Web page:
Popular Cancer Pill Goes Generic, Yet Patients’ Costs Stay High

Donald Jones used to pay at least $500 a month for a brand-name drug, Gleevec, that’s kept his leukemia at bay for five years.

Lately, he’s been paying almost as much for a generic version of the same pill.

It’s not supposed to work that way. For decades in the U.S., generic drugs have been cheap, effective alternatives to expensive brand-name treatments. That’s changing with drugs like Gleevec, Novartis AG’s household-name cancer treatment. Generic forms of the drug can list for $150 or more a pill, before insurance covers part of that cost.

“If I don’t take it, I’m going to die,” Jones, 73, said in a phone interview. He lives in Desloge, Missouri and wants to retire from his $14-an-hour part time job refurbishing electric motors, which keeps him on his feet for hours. But he says he can’t, because he needs the money to pay for the generic version of a drug he thought would be far less expensive.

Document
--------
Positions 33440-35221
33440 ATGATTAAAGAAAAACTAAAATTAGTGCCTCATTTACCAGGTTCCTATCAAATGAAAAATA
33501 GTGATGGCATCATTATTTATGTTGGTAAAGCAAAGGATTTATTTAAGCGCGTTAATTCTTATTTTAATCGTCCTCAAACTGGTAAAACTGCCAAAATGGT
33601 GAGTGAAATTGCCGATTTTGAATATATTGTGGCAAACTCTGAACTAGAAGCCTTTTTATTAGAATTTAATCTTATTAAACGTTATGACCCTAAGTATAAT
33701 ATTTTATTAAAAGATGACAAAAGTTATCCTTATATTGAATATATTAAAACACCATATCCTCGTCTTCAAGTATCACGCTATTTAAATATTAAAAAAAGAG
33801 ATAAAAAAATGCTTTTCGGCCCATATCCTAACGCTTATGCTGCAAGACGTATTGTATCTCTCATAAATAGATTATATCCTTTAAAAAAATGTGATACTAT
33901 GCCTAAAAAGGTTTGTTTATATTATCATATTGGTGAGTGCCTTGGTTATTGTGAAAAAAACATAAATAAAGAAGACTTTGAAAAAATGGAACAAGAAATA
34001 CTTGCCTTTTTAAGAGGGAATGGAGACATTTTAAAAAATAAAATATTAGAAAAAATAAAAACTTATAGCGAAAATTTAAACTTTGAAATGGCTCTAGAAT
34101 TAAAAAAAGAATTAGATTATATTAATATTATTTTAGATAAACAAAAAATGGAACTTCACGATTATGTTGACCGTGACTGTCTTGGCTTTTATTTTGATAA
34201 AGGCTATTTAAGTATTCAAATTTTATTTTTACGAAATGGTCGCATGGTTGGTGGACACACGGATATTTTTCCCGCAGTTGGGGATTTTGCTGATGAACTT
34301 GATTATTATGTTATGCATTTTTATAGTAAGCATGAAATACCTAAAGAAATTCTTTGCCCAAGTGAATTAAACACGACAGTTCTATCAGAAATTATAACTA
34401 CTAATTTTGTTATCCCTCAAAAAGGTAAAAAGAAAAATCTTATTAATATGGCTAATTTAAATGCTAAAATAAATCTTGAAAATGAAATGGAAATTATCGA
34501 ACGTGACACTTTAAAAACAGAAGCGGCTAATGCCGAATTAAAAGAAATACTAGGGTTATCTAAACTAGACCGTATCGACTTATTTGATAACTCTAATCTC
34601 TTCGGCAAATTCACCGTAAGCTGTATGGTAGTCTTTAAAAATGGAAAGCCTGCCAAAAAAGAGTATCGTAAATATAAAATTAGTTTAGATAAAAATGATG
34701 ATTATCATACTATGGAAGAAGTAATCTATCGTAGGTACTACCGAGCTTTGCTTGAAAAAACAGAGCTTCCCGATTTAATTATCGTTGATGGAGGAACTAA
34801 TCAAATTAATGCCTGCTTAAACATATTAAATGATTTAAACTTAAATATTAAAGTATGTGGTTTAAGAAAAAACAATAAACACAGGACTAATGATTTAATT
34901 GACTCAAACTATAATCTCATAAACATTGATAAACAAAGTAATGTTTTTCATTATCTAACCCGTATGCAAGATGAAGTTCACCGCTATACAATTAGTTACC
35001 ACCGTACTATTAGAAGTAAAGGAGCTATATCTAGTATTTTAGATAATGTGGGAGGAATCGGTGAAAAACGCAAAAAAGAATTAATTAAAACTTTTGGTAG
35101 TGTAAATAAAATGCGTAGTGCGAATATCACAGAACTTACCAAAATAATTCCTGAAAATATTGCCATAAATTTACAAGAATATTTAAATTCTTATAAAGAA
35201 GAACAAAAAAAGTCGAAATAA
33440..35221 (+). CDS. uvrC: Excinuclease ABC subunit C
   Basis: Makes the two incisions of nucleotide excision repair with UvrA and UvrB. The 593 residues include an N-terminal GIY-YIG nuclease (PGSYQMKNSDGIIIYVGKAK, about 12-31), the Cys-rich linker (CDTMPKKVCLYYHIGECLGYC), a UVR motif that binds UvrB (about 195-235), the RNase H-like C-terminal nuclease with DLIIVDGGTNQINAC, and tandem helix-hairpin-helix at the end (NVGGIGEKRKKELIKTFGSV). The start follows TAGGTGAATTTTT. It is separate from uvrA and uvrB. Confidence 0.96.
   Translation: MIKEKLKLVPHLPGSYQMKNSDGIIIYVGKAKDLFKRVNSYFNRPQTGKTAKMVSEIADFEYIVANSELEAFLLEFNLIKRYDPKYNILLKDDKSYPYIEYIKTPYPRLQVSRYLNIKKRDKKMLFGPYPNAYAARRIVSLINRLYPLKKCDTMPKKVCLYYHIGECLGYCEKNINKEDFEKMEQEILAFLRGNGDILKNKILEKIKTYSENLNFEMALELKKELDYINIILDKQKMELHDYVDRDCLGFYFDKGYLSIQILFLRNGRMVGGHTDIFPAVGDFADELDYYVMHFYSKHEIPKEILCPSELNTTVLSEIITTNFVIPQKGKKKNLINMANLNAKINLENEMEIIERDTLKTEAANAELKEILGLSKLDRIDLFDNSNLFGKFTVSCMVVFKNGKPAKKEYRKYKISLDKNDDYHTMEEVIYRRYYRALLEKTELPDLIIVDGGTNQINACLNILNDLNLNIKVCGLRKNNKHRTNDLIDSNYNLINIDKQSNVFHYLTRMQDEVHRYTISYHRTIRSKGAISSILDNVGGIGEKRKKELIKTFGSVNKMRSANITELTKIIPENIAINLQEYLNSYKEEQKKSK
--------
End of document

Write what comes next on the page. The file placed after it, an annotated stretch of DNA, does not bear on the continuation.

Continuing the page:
A handful of factors might explain the trend. Several large companies dominate the market for generics, potentially reducing competition. The starting prices of newer cancer drugs are higher than many mass-market treatments. And generics manufacturers said that pills for cancer can be more expensive to produce…

Read full story at Bloomberg

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